Recruitment and the Importance of Employee References
What is an employee reference?
An employee reference provides potential future employers with additional information when considering an applicant for a position within their workforce during the recruitment process. References are a valuable tool for employers when recruiting as it gives an insight into an applicant’s employment history from the previous employer’s perspective. ACAS have released further guidance on employee reference do’s and don’ts.
Do you have to provide an employee reference?
Generally, there is no obligation to provide an employee reference on request. A previous employer is only under a legal obligation to provide a reference if the employment is within a certain industry such as those in the care industry who are required to ensure that the individuals that they employ are “fit and proper persons” which is explored further below. If the previous employer chooses to provide a reference, they also have the freedom to choose how much information they wish to include.
When are references required?
References can be requested at any stage of the recruitment process and are often requested with the job description itself. It is important to note that a request for a reference from a current employer can only be made with the applicant’s express permission.
What to include…
References can be as simple as detailing basic facts regarding the employment, such as start date to end date and job title. However some employers may wish to add further information including absence details, an assessment of the applicant’s character and skills and list their relevant strengths and weaknesses.
Can I give a bad reference?
If you choose to give a reference, it must be true, fair and accurate and not contain any misleading or inaccurate information about the previous employee. Under the GDPR, an applicant can request to see a copy of their reference provided to their potential employer. If the employee is able to prove that a reference provided included misleading or inaccurate information, they may be entitled to take legal action and bring a claim for damages against their previous employer. To avoid this scenario, we recommend taking an objective approach when providing references.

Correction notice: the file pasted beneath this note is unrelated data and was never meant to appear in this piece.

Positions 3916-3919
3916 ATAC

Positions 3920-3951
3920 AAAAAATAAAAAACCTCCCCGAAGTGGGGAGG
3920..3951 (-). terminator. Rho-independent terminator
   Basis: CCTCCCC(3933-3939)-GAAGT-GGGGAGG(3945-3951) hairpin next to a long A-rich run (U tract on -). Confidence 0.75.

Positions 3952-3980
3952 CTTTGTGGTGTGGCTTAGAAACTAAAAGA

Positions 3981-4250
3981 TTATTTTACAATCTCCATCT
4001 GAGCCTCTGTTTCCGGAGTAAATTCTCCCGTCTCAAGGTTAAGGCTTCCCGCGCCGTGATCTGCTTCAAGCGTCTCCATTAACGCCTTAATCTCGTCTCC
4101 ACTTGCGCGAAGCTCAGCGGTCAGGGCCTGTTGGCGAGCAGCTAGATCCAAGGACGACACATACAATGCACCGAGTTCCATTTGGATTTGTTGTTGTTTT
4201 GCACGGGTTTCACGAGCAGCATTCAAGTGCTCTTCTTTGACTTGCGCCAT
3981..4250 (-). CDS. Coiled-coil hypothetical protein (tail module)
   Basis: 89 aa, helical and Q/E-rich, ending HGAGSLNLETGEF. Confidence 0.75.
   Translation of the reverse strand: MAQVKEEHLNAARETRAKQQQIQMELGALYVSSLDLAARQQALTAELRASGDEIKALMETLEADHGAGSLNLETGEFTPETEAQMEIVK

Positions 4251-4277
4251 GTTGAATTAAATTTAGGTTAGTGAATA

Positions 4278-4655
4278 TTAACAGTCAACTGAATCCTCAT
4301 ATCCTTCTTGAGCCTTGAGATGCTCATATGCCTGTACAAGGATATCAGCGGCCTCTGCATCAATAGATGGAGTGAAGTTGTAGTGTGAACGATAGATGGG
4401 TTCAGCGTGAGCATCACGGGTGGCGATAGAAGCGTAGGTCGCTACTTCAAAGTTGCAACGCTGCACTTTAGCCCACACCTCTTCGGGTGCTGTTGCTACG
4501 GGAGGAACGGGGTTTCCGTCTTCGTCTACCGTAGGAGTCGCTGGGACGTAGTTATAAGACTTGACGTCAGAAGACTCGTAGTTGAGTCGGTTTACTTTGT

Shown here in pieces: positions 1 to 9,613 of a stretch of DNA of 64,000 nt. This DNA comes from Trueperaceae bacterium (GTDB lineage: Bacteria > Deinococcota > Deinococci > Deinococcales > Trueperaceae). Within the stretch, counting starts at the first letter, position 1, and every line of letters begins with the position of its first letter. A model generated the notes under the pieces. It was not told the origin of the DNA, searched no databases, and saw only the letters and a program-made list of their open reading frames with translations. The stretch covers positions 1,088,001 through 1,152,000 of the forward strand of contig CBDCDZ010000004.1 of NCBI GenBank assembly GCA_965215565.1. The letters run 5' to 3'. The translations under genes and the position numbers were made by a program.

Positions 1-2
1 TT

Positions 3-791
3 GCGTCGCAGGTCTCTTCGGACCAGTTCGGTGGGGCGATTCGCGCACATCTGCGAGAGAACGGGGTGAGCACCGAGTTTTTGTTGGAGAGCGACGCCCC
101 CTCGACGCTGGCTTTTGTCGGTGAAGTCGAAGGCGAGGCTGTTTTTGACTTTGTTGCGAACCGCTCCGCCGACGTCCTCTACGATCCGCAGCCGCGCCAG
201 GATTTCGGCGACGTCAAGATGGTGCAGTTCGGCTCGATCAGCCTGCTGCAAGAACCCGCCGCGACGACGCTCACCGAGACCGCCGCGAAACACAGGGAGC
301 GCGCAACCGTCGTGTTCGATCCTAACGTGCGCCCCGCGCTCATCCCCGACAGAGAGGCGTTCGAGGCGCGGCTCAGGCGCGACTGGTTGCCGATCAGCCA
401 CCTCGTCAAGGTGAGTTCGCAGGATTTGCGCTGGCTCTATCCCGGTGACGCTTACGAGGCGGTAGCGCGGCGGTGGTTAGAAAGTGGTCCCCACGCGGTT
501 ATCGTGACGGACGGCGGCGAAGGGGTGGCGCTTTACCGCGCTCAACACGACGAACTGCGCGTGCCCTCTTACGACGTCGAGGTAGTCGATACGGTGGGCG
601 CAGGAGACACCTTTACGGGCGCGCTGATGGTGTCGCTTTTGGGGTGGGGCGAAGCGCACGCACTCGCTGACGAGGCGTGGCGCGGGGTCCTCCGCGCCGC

From a potential employer’s perspective, if you receive a reference that casts doubt on an applicant’s suitability for a role, or receive no reference at all, you should consider a probationary period within the employment and discuss any concerns with the applicant.
Health and Social Care Act 2008 (regulated Activities) Regulations 2014: Regulation 19
Employers in the health and social care industry should be aware that under Regulation 19, employers should be recruiting ‘fit and proper’ individuals to join their workforce. Employers should adopt a strict recruitment process and ensure all checks are carried out appropriately and use employee references to help establish whether the applicant is deemed as suitably ‘fit and proper’ for the role. Successful applicants should be of good character, have the relevant qualifications, competencies and skills, be able to properly perform the required tasks and be registered if required. Even after the recruitment process has completed, the employer has an ongoing obligation to regularly monitor their staff to ensure that they continue to meet all requirements of the Regulation.
Failure to comply with the Regulation can not only be detrimental to the business, but it can result in CQC questioning the fitness of a provider.
What to do next…
We recommend that all employers have a policy to help deal with reference requests and outline the information that they are willing to provide. We encourage employers in the health and social industry to use employee references as a useful means of establishing the applicant’s character and employment history in order to comply with Regulation 19.
*All information is correct at the time of publishing